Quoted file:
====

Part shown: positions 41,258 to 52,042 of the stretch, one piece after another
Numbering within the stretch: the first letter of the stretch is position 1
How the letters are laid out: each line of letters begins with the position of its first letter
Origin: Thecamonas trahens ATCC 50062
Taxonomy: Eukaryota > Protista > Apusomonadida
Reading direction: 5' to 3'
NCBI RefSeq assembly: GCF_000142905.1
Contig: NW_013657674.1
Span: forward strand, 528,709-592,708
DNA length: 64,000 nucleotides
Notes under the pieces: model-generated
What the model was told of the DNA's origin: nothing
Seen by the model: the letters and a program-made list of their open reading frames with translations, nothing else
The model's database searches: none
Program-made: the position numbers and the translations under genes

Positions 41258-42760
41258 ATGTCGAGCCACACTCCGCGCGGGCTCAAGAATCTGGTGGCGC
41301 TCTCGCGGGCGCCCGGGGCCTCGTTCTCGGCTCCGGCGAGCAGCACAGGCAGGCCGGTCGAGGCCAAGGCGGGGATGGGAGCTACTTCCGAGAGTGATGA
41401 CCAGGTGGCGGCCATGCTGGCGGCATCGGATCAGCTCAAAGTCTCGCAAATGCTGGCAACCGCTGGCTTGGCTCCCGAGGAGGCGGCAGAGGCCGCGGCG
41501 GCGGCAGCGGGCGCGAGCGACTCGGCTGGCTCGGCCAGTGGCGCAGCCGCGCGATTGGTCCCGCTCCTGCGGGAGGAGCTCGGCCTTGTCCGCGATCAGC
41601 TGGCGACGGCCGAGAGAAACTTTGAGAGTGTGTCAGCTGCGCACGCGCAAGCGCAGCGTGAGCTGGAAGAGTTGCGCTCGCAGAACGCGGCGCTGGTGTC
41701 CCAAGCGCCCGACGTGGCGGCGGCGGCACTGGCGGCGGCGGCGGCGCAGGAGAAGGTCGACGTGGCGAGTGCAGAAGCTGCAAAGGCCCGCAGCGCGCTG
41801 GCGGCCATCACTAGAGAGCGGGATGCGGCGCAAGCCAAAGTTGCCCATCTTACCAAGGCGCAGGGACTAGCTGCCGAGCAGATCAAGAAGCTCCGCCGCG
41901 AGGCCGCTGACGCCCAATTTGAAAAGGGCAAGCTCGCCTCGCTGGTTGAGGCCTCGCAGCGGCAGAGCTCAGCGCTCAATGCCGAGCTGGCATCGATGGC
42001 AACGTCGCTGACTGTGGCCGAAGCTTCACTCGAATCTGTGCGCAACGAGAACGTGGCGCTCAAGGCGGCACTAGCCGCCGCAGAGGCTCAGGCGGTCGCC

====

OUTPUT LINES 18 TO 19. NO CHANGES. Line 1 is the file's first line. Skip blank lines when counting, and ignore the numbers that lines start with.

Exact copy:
41301 TCTCGCGGGCGCCCGGGGCCTCGTTCTCGGCTCCGGCGAGCAGCACAGGCAGGCCGGTCGAGGCCAAGGCGGGGATGGGAGCTACTTCCGAGAGTGATGA
41401 CCAGGTGGCGGCCATGCTGGCGGCATCGGATCAGCTCAAAGTCTCGCAAATGCTGGCAACCGCTGGCTTGGCTCCCGAGGAGGCGGCAGAGGCCGCGGCG